American Studies killed a state bar ‘mock’ingbird

Bronx school wins state top honors in mock trial tourney after COVID put it on hold last year

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For Yonah Rosenfield, winning the New York State High School Mock Trial Tournament was a long time coming. And it was the perfect way to close out his senior year at the High School of American Studies.

Just two years ago, American Studies couldn’t make it out of the earlier rounds. In Rosenfield’s junior year, however, the tournament — and the world — was put on hold indefinitely due to the coronavirus pandemic.

But this year, Rosenfield and his team came to win. And win they did.

“This year kind of felt like a redemption year and an opportunity to avenge those losses,” Rosenfield said. “And it just felt so gratifying to win, especially as I’m a senior this year, so (it’s) my last year with the team. It felt great to just win with everyone.”

American Studies faced off against Augustine Classical Academy from Saratoga County and 2019’s reigning champion, Fayetteville-Manlius High School from Onondaga County.

Mock trial is a competition where students simulate a courtroom trial, acting as lawyers or witnesses on either the prosecution side or the defense.

And a lot goes into claiming victory at the New York State Bar Association tournament. And while the American Studies team might not be out on the football field for an early-morning or late-night practice, they’re nevertheless preparing for their competitions in their own way.

That includes twice-weekly practices, one each hosted by the team’s advisers. History teacher Lauren Peterson — who was, in part, hired to lead the mock trial team — hosts one of the practices at school, or over the Zoom online videoconferencing app.

It’s all part of Peterson’s job to coordinate the team’s interactions with their partnering law firm and the Justice Resource Center, who pairs schools with their respective law firms. And, of course, Peterson helps coach the team as well. And coaching them to a championship is nothing short of incredible for her — although she puts the onus of victory on the team itself.

“The students … worked so incredibly hard,” Peterson said. “I have such incredible respect for their grit and determination. They’re not just really smart kids. They also are just incredibly hardworking with just amazing attitudes.”

But as much as Peterson might know and teach about the American legal and judicial system, she’s not a mock trial champion herself. Attorney Sharon Turret is, however. She’s the other team adviser, hailing from the Dechert law firm, which has been paired with American Studies’ mock trial team for the past several years, selected by the Justice Resource Center.

“I’ve been at Dechert for almost a few years now, and I have a background in doing mock trial in high school, college and law school,” Turret said.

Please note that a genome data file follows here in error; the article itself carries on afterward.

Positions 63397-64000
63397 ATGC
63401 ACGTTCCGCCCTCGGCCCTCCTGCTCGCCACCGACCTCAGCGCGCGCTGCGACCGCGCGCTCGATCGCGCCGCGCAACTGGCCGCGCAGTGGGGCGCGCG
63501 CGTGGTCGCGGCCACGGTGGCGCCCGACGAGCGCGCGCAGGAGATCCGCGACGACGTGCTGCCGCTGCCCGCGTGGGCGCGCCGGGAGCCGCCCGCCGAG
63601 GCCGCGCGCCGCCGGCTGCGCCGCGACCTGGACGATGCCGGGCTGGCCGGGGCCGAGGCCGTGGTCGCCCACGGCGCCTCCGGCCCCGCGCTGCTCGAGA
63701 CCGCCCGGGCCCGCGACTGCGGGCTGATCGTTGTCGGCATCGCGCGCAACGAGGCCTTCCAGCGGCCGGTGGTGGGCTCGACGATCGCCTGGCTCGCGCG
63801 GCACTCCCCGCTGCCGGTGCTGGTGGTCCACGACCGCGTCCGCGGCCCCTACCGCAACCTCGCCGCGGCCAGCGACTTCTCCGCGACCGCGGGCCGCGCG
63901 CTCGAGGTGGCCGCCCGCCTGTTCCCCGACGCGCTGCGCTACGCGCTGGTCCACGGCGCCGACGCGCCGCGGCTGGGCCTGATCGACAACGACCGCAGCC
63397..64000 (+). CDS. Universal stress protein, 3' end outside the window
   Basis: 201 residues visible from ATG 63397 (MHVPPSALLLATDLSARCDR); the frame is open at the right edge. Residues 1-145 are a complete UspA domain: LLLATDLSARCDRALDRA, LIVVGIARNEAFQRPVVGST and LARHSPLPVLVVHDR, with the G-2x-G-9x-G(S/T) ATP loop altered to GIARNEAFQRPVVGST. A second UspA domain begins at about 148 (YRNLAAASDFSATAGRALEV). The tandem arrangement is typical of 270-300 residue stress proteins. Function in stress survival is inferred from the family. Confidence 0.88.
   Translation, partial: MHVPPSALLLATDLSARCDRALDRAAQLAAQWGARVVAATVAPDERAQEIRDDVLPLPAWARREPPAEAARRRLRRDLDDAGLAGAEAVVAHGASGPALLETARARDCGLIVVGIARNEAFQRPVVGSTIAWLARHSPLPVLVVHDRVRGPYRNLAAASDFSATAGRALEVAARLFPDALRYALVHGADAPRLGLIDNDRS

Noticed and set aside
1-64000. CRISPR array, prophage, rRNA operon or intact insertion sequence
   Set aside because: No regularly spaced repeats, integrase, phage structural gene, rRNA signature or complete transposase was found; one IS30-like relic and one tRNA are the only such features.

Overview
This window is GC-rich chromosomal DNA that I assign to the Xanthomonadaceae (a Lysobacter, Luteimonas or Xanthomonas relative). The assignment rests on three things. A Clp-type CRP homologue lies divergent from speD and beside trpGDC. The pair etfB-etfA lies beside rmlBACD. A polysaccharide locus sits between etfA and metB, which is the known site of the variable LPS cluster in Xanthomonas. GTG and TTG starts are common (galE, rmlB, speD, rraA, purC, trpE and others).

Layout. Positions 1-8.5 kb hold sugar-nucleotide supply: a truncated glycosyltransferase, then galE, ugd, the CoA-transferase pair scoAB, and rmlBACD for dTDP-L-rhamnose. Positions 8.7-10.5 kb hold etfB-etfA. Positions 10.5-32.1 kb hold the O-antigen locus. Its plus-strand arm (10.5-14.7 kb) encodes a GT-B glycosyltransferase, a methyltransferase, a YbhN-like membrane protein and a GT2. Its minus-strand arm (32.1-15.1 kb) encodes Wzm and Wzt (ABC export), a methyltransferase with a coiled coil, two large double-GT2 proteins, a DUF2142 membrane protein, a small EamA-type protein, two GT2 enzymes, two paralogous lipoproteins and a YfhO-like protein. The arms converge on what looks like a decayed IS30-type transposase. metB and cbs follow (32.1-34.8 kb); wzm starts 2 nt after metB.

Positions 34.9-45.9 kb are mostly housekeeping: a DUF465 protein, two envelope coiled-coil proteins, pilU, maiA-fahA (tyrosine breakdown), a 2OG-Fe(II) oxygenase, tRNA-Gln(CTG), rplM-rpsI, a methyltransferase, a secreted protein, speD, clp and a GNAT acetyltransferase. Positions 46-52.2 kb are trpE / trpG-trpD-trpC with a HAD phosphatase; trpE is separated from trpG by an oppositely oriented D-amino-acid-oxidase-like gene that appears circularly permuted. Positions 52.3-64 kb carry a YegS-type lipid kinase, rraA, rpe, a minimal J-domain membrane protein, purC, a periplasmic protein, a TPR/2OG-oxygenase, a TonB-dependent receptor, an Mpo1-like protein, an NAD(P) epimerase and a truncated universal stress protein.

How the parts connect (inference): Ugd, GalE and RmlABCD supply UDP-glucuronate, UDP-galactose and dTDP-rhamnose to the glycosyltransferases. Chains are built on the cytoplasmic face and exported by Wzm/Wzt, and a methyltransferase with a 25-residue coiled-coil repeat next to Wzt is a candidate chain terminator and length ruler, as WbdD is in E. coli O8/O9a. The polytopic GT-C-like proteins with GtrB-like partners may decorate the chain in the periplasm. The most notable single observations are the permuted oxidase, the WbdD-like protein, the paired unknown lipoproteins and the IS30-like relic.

“So when I joined at Dechert, the baton was kind of passed to me to take charge of the mock trial coaching for High School of American Studies.”

Most years, the team’s Friday practice would take place at Dechert itself. But thanks to the coronavirus pandemic, that, too, moved online.

Even if the team can’t practice together in-person, they’re still learning effective strategies for mock trial tournaments. And according to Turret, some of those skills — like public speaking — can translate effectively even outside of the mock courtroom.

“I think public speaking is something that can be really challenging for a lot of people,” Turret said. The students “just go up in front of an unknown audience, new people, new competitors, and really present and really do a wonderful job. I think that’s a really important skill that, even if they don’t go on to be lawyers, I think in any career path you take … that’s really valuable.”

For his final year on the team, Rosenfield was able to took on the coveted role of a lawyer in the tournament. That means he had to present one side’s arguments during the mock trial, rather than acting as a witness or understudy — roles generally relegated to younger, more inexperienced team members. 

And considering his membership on the team was hard-won during his freshman year — as only four were selected from the 40 classmates who auditioned — it was a full-circle moment for Rosenfield.

Rosenfield heads to Brown University in the fall, and plans to make mock trial part of his life up in Rhode Island as well. And as of right now, he would love to become a civil rights lawyer, which might make it possible for him to transition from a mock trial to a real one further down the line.

But he’s already seeing the results of being a four-year mock trial team member. And even if he ends up not going to law school, Rosenfield plans to use those skills — like confidence, persuasive arguing and critical thinking — in other, non-lawyer aspects of his life.

But one unexpected — but not unwelcome — benefit Rosenfield gained from joining the squad was the friends he made along the way.

“The mock trial team has always been a great community for me to be a part of, besides the academic nature of it,” Rosenfield said. “The other members of the team are some of my best friends at school. And it genuinely was a fun experience to just go and hang out with these people, and practice mock trial twice a week after school.”

CORRECTION: Lauren Peterson, a history teacher at the High School of American Studies, also is an attorney. A story in the June 17 edition stated otherwise.

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